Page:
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Blame without a more comprehensive understanding of the health and environmental risks associated with toxic chemical releases. According to the TRI, the majority of Maine’s top 10 emitters were paper companies, including S.D. Warren in Westbrook, which discharged just over 270,000 pounds of chemicals into the air in 2010. The rest of Cumberland County’s emitters released chemicals on a much smaller scale than Warren and paper companies elsewhere in the state. The second largest in the area, Nichols Portland, which manufactures parts for engines and pumps, emitted about 1,700 pounds of zinc and disposed of just under 13,000 pounds of nickel and copper off-site. South Portland-based Fairchild Semiconductor’s 7,500 pounds of emissions included three acids and hydrogen fluoride, which are used to manufacture its semiconductor wafers. Joel Rouillard, the company’s environmental manager, said the chemicals pass through an acid scrubber before being released into the air. He said the company’s emissions were up over 2009, when less than 3,000 pounds of chemicals were released, because of an increase in production. Gulf Oil emitted the most of the four South Portland-based oil companies, just over 8,600 pounds of gasoline-related chemicals like benzene, hexane and xylene.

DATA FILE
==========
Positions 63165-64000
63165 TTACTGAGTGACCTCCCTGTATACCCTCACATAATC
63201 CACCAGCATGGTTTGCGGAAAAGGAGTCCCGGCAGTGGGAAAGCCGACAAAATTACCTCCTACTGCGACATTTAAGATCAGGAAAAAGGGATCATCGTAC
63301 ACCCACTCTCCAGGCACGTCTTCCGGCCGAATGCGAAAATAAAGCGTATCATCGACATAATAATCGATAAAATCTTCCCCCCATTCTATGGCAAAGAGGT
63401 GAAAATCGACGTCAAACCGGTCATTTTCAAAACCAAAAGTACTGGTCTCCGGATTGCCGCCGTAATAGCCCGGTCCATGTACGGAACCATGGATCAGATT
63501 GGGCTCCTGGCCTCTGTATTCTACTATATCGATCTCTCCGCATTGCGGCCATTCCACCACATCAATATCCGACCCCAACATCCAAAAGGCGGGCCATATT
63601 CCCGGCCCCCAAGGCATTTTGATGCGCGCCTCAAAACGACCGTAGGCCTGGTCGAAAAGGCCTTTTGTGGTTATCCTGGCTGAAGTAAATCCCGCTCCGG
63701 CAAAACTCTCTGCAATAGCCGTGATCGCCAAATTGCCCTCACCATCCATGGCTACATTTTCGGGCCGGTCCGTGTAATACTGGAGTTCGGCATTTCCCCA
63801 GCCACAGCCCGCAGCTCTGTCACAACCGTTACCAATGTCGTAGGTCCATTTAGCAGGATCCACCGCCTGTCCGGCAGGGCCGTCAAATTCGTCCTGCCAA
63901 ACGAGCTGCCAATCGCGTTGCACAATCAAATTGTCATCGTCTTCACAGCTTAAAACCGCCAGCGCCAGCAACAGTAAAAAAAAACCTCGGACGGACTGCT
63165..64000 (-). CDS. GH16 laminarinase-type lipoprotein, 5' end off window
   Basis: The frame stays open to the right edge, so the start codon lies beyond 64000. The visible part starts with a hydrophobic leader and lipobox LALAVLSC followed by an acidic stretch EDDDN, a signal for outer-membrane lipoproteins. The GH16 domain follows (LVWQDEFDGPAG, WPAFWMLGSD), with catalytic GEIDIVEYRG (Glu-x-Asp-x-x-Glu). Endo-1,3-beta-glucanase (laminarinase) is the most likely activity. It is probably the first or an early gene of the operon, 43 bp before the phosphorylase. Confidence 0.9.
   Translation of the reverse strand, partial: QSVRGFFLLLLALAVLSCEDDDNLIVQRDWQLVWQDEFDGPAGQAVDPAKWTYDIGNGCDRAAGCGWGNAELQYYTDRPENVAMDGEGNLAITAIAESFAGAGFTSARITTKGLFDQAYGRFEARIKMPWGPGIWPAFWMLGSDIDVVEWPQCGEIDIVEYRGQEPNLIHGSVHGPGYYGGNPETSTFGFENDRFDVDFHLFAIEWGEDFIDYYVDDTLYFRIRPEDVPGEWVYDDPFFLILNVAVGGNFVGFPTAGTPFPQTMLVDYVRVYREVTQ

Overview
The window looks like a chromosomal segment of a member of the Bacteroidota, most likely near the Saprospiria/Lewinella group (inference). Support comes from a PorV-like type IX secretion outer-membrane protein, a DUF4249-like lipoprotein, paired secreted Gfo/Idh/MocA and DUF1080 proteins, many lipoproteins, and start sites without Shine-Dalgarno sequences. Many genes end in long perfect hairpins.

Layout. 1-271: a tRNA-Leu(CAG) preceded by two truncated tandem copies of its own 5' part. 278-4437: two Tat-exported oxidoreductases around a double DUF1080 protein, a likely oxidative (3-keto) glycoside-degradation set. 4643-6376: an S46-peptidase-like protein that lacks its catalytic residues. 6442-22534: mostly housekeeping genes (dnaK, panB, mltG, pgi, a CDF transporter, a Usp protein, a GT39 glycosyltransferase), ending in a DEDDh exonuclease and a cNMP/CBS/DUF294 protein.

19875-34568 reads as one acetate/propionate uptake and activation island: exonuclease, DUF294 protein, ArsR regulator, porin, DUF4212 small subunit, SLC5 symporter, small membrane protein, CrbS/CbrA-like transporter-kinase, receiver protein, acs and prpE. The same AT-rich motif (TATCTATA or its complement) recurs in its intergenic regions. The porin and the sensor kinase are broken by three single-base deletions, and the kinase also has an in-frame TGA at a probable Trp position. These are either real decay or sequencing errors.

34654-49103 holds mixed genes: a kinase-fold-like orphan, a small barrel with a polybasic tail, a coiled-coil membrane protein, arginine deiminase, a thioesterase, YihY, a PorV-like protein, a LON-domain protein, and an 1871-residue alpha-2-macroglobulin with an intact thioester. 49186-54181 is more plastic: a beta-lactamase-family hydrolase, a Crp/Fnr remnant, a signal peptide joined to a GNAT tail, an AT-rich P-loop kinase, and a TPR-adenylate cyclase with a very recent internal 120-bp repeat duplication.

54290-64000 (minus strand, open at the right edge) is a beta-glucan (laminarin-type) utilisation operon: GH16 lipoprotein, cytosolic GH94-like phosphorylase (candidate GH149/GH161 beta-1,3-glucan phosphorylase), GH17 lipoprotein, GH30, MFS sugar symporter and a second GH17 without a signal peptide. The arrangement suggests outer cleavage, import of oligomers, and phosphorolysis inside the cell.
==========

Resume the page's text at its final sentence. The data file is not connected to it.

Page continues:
Just over half of Gulf’s emissions were from “point sources” – vents, stacks or other areas where chemicals are supposed to be released. The remainder are “fugitive emissions,” which for a fuel company probably include gasoline and equipment leaks, according to Melanie Loyzim, director of the Bureau of Air Quality at the state DEP. Although the majority of the county’s emitters were in Portland or South Portland, Bath Iron Works’ Old Bath Road facility in Brunswick emitted 4,600 pounds of xylene, a solvent, and another 36,000 pounds of various chemicals at the Bath shipyard. Representatives from Gulf, BIW and Nichols did not respond to requests for comment. Many companies emitted much less in 2010 than they did 10 or 20 years ago. Gulf Oil, for example, vented more than 37,000 pounds of toxic chemicals from its South Portland oil terminal in the late 1990s, and Fairchild Semiconductor’s 2010 numbers are 97 percent lower than in 1987, when the company emitted close to 300,000 pounds of toxic chemicals. Certain chemicals have also been phased out. BIW no longer emits several chemicals that it used to discharge in large quantities in the late 1980s and early 1990s, including napthlene, the main ingredient in moth balls, and aluminum fumes and dust. Brian Kavanah, director of the DEP’s Division of Water Quality Management, said looking at trends in TRI data over a long period of time is more informative than emissions numbers from a given year. Just looking at the TRI data, he said,